Warning after elderly Walpole Highway woman is conned by fake police officers
“If it can happen to my relative - then it could happen to anyone” - that was the message from the family of a woman duped into handing over £1,000s in a cold caller scam.
The man explained how his relative was contacted by phone last Friday (22) by an “articulate and plausible” caller claiming to be from the police.
“I don’t know how they did it, but they seemed to know how to say all the right things to make her believe what they were saying,” said the man.
His relative, a woman in her late 80s from Walpole Highway, was persuaded into “assisting police” by purchasing 4,000 Euros from a bureau-de-change, to allow officers to check if they were counterfeit.
Not only did she do this twice, once on Friday and again on Saturday, she also took a taxi from her home to the bank to withdraw the cash. In total she handed over more than £6,800.
Her relative said: “I would describe her as quite savvy, she was a teacher and is a very capable person. But they convinced her she was doing her civic duty and like a lot of people her age, she has a great sense of doing the right thing.
“Not only did they persuade her to get the money and hand it over to a male courier, they were very clever as they never put the phone down. If the line got cut off they would ring her straight back. They kept the phone line open even when she got in the taxi to get the money.
“Clearly they didn’t want to risk her being contacted by anyone, or contacting anyone herself to check what she was being told. It was very well orchestrated. I really want to get the message across about how plausible they were and how anxious they were to keep her on the line.
“I want to make people understand how important it is to just hang up and check what you are being told, if the caller claims to be from the police or any other organisation put the phone down and call to check.
“I really would never expect my relative to fall for something like this, and it just goes to show it could happen to anyone. She may have been swindled but she is realistic and doesn’t expect to see her money again. But she wants to warn others to be careful over cold callers.”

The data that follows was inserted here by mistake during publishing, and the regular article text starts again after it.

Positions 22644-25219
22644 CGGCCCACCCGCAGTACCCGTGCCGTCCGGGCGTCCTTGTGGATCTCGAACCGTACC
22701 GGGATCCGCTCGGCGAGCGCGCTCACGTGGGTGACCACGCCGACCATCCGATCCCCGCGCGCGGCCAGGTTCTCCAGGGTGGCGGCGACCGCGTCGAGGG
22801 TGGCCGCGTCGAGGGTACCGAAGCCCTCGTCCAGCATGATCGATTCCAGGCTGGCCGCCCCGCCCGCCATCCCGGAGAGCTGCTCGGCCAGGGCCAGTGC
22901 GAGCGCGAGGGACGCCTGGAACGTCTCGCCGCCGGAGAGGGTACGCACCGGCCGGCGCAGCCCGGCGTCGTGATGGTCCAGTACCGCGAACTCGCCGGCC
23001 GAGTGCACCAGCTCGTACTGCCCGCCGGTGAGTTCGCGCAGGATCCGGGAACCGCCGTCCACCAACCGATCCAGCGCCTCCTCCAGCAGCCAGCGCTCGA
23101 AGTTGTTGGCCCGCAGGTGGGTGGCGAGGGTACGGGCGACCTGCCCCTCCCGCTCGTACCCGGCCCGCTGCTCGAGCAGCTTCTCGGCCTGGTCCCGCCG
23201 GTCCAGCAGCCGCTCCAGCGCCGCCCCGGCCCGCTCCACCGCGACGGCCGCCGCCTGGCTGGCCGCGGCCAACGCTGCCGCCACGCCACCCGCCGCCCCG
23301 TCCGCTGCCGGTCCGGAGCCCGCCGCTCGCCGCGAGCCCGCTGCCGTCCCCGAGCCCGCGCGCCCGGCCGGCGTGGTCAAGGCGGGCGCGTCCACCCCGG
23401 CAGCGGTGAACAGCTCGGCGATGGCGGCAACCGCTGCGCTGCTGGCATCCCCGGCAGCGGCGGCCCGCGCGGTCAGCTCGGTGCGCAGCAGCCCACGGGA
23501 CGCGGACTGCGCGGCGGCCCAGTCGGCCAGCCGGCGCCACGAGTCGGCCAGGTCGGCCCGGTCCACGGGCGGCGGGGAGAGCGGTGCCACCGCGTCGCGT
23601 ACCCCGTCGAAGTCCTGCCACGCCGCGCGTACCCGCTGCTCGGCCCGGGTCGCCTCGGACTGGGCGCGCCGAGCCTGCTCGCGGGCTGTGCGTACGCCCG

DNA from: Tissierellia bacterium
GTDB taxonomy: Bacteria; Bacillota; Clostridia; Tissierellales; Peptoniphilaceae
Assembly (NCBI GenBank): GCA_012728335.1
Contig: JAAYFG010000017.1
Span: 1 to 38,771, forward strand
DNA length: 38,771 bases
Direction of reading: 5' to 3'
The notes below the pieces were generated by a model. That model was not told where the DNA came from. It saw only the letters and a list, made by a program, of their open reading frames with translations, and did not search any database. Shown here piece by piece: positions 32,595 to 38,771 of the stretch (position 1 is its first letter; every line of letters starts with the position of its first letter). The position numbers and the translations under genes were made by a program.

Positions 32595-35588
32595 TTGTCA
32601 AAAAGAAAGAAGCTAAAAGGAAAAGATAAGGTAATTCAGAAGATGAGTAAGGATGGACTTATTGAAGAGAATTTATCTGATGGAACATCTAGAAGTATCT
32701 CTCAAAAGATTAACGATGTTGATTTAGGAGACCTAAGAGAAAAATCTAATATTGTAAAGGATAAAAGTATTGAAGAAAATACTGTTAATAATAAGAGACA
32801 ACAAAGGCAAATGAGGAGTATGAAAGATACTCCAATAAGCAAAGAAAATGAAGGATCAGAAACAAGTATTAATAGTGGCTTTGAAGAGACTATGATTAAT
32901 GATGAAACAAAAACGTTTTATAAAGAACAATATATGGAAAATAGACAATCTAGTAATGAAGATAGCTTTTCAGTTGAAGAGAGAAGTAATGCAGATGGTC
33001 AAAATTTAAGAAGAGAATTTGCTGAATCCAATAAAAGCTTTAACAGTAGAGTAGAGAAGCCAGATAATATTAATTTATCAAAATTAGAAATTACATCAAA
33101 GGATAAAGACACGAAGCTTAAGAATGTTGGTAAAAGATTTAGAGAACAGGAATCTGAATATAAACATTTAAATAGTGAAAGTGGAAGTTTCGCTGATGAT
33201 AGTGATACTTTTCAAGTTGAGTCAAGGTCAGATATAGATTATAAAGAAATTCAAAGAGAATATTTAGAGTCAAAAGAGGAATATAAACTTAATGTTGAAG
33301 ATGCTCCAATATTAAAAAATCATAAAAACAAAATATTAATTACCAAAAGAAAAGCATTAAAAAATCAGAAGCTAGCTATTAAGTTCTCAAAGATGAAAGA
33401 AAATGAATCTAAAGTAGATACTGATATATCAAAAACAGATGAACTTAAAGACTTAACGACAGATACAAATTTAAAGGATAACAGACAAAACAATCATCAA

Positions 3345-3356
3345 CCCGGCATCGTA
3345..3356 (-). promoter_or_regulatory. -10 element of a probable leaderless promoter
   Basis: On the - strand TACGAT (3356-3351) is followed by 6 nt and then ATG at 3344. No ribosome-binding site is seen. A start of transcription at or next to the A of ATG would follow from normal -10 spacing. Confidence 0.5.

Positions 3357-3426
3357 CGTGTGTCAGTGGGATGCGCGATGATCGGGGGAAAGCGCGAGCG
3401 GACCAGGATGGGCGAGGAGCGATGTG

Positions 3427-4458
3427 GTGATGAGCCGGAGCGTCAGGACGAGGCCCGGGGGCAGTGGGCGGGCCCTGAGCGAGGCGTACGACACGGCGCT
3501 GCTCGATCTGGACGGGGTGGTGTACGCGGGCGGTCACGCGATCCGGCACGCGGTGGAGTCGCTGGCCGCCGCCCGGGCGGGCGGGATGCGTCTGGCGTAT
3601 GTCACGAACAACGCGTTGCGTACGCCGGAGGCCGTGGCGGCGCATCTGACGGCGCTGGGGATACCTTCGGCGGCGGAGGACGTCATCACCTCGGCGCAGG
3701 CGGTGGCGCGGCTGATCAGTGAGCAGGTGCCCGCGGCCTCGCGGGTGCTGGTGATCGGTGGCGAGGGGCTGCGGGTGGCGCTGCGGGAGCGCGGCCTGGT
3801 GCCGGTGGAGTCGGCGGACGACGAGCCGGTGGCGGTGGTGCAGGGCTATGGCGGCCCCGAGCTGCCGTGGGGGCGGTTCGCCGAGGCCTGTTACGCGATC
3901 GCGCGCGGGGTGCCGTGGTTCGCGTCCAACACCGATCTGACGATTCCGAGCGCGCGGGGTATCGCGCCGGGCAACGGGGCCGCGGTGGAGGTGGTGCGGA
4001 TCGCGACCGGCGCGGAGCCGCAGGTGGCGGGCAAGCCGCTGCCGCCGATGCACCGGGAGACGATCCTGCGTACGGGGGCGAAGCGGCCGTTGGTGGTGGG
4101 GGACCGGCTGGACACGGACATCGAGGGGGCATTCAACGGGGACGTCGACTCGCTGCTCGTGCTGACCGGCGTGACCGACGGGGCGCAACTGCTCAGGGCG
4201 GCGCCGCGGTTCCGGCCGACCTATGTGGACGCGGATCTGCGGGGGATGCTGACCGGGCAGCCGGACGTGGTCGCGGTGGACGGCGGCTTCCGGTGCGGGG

Police have also issued a warning and are urging people to tell their elderly friends and relatives about this latest scam so they are aware of the dangers of cold callers.
The male courier, who came to collect the victim’s money, is described as being black, around 6ft 1 tall, of a slim build, aged in his 20s and was wearing hi-vis clothing.
Similar incidents have been reported throughout Norfolk and it has been known that suspects request cash is posted or for residents to purchase high value goods, and to then meet the people purporting to be officers to hand over the goods.
Investigating officer, Detective Constable Nichola Lane from King’s Lynn CID, urged for residents to be vigilant to this scam.
She said: “We’re urging members of the public, particularly the elderly who are primarily being targeted, to be vigilant to cold calls made on the telephone.
“Genuine police officers or staff would never approach residents and ask for cash withdrawals to be made or for people to purchase items on their behalf.
“I would ask people with vulnerable relatives, friends or neighbours to make sure they are aware of this type of scam.”
Officers have this advice:
• Never give out personal information about your bank account to anybody over the phone.
• If someone calls claiming to be a police officer, ask for their identification number and police force. Hang up and call 101 using a different phone. If you can’t use a different phone, wait at least five minutes before calling back. A genuine police officer will not mind waiting while you check.
• Police and banks will never ask you to give out personal details such as account numbers or PIN numbers.
• If you have given out information which could compromise your bank account security in any way, call your bank to cancel your cards as soon as possible.
• Never hand over money to someone at the door to be sent off elsewhere.
Anyone with concerns about such calls should contact Norfolk Police on the non-emergency number 101 or 999 if a crime is in progress. Alternatively, contact Action Fraud on 0300 123 2040.